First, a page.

Western Kentucky students help raise money for tornado relief through Horse Mania
While money raised from other Horse Mania statues are going to help local art programs, money raised from these particular horses will go back to Graves, Hopkins, and Warren counties to help in the rebuilding process
LEXINGTON, Ky (WTVQ)- Western Kentucky continues to receive support after the devastating December tornadoes. This weekend, young artists from the hardest hit areas are teaming up to help those who desperately need it.
“You always see it happening to someone else, but when it happens to you, it’s surreal,” said Lily Insco, a student at Mayfield High School.
Insco is one of about a dozen students who are teaming up with LexArts and Independence Bank to help paint statue horses for the Horse Mania program.
“It’s great to be able to contribute to the community, and like, represent Mayfield and have something that’s going to be there for a long time,” Insco said.
The students were paired with local artists and spent time on zoom coming up with a design for their horse. This weekend was a way to bring their collaborations together and paint their designs.
When their work is finished, the statues will be on display around Lexington this summer through December.
“This is LexArts and the Lexington community’s way of saying, we wanna help. We want to try to uplift your community. We want to help your community bring a little beauty, a little joy, a little happiness back into that community while you’re rebuilding,” said president of LexArts Ame Sweetall.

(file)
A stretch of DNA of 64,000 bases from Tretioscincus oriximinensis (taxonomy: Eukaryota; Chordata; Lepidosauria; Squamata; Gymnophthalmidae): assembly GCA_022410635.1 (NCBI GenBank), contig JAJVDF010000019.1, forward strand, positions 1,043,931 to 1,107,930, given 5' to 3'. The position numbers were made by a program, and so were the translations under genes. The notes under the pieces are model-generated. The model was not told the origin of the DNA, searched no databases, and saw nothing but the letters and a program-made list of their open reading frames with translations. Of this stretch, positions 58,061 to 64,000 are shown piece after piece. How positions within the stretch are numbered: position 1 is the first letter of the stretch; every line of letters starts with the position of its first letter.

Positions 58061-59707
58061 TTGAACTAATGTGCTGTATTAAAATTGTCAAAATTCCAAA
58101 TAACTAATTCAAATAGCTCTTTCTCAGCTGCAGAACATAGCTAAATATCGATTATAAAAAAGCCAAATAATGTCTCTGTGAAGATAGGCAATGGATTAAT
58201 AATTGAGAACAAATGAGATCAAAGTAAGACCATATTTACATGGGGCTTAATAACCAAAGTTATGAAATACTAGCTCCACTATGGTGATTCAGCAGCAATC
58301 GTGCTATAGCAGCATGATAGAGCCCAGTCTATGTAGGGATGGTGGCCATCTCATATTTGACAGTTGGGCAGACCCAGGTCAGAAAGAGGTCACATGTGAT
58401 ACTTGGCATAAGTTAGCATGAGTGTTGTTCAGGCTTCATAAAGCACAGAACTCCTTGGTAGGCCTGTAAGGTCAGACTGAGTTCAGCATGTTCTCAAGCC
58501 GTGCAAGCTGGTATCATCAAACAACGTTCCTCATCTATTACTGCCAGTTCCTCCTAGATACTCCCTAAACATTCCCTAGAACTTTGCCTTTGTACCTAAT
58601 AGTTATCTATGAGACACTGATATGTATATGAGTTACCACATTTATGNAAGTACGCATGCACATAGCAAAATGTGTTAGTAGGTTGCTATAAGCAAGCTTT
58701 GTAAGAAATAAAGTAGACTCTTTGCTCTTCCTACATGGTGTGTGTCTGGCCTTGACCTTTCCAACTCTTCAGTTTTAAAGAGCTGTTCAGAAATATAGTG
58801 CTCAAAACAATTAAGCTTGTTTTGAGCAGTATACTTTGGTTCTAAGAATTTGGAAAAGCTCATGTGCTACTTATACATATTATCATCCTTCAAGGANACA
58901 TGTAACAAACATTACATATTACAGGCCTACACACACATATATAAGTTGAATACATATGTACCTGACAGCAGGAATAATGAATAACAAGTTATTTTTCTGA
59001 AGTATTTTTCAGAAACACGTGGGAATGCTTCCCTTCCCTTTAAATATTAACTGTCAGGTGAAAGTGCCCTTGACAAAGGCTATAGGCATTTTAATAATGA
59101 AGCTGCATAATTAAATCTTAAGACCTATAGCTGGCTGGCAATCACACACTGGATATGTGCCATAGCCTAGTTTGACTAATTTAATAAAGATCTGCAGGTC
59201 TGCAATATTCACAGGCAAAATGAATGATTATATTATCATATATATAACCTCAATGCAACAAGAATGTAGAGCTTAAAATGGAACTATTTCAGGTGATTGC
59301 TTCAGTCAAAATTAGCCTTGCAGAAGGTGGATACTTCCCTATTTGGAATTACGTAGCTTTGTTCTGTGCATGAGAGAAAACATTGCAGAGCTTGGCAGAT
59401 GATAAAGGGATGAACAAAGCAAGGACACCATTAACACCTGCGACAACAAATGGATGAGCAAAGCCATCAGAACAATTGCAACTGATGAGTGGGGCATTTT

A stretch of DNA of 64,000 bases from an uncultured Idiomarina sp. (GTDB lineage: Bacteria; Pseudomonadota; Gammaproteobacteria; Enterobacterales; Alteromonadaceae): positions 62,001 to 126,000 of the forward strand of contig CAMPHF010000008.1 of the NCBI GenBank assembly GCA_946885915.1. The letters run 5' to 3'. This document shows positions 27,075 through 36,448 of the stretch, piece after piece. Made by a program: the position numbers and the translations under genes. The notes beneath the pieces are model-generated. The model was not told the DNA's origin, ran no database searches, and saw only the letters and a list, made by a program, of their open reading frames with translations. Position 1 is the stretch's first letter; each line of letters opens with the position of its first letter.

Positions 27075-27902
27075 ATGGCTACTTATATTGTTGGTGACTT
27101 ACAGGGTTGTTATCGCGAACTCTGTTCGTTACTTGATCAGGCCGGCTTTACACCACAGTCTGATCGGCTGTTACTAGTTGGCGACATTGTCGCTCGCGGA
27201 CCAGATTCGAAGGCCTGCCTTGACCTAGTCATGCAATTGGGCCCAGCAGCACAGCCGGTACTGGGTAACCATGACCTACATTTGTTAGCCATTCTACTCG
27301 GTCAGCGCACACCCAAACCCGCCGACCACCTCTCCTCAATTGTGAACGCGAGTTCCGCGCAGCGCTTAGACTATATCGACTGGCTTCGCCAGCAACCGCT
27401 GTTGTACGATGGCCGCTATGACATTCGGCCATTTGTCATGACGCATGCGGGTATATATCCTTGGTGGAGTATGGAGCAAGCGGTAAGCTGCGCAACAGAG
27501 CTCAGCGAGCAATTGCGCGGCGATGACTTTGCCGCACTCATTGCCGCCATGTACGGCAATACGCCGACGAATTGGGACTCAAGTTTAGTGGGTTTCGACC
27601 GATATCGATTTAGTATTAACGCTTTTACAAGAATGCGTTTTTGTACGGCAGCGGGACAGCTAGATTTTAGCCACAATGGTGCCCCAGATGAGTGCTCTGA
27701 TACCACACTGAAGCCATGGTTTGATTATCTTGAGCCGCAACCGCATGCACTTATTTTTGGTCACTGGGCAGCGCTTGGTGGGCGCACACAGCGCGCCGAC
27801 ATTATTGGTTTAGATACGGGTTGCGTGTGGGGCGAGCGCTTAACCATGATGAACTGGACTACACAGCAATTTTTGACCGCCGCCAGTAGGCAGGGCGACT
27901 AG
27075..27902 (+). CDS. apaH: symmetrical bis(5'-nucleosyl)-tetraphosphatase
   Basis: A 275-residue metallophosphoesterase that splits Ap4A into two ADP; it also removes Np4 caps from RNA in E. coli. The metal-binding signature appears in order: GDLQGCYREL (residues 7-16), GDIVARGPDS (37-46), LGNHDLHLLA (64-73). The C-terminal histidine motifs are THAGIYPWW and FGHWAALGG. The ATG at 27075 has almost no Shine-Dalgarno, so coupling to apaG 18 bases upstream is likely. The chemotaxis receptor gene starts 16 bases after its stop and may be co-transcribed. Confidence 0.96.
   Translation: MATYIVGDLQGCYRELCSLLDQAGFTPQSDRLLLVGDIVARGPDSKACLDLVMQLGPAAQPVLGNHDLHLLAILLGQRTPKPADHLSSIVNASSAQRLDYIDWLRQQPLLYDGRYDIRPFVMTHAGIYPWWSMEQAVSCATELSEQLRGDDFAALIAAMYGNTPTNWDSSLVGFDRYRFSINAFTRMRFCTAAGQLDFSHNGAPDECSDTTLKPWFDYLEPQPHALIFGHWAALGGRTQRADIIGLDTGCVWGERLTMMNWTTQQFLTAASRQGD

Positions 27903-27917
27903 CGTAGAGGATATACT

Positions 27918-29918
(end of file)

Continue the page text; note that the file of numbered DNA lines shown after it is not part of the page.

While money raised from other Horse Mania statues are going to help local art programs, money raised from these particular horses will go back to Graves, Hopkins, and Warren counties to help in the rebuilding process.
“We’re bringing students that are affected. Some of them are still living in hotels. The fact that they can come here this weekend and spread some joy and put feelings on a horse in an art instillation that will live on, is just spectacular to watch,” said Stacy Berge, the Lexington Market President for Independence Bank.
The statues themselves will also be sent as gifts to those hardest hit communities where they will have a permanent home and represent the healing that is to come.
“Having something beautiful like this in true art form, it’s different than anything that’s been done so far to clean up and help raise money. So I’m really excited to be a part of this. I’m just really proud of it,” said Camryn Lagrange, a student at Madisonville North Hopkins.